Two of the Houston Astros' top hitters, third baseman Alex Bregman and second baseman Jose Altuve, issued apologies for their role in a sign-stealing plot that led to the dismissal of manager AJ Hinch and general manager Jeffrey Luhnow.
"I have some brief remarks I'd like to share with y'all. I'm really sorry about the choices that were made by my team, by the organization and by me," Bregman said Thursday, with his hands connected at the fingertips reading from a prepared statement. "I've learned from this and I hope to regain the trust of baseball fans. I would also like to thank the Astros' fans for all of their support. We as a team are totally focused on moving forward to the 2020 season."
Altuve, the 2017 American League MVP, and Bregman spoke for a combined one minute, 24 seconds and did not directly address their role in the scandal.
"We had a great team meeting last night. And I want to say the whole Astros organization and the team feels bad about what happened in 2017," Altuve said. "We especially feel remorse for the impact on our fans and the game of baseball. Our team is determined to move forward to play with intensity and bring back a championship to Houston in 2020."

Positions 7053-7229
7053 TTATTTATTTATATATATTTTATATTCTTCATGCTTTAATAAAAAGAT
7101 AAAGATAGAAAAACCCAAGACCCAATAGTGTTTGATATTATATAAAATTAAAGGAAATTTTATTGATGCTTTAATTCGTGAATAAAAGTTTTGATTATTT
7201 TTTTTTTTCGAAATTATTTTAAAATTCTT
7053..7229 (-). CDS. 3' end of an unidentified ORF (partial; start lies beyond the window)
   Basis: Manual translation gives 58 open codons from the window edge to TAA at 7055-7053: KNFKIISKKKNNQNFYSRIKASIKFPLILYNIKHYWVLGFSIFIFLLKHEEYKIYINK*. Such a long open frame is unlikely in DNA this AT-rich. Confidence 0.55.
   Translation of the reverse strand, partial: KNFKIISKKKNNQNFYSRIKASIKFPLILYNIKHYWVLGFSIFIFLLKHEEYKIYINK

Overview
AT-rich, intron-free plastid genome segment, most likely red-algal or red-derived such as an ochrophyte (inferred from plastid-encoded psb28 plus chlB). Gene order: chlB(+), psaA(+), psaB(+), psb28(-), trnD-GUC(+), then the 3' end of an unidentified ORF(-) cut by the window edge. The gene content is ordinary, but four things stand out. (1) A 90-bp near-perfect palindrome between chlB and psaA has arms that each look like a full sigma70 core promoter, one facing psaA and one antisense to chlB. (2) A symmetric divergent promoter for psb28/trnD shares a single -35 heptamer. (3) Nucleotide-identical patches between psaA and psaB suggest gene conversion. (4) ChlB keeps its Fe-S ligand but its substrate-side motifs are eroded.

Astros owner Jim Crane and manager Dusty Baker, hired to replace Hinch, said he blames the team's leadership for failing its players. Major League Baseball said in its investigation the scheme was player-driven.
"These are a great group of guys who did not receive proper guidance from their leaders," Crane said Thursday.
Several players on opposing teams have come forward in recent days to share their disdain for the cheating scandal that also brought managerial changes for the Boston Red Sox and New York Mets. New York Yankees reliever Aroldis Chapman said the team feels "cheated" after two playoff series losses to the Astros.
Alex Cora, fired by the Red Sox last month, was on the Astros' coaching staff and was identified as one of the ringleaders of the sign-stealing plan in Houston. Carlos Beltran, who played for the Astros, was hired to be the new manager for the Mets but was fired before spring training even began.
Baker was hired Jan. 29 and participated in Thursday's press conference alongside Crane despite having no connection to the cheating plot uncovered in Houston.
"I just want to ask for the baseball world to forgive them for the mistakes that they've made. We're looking forward to an excellent season this year," Baker said.
--Field Level Media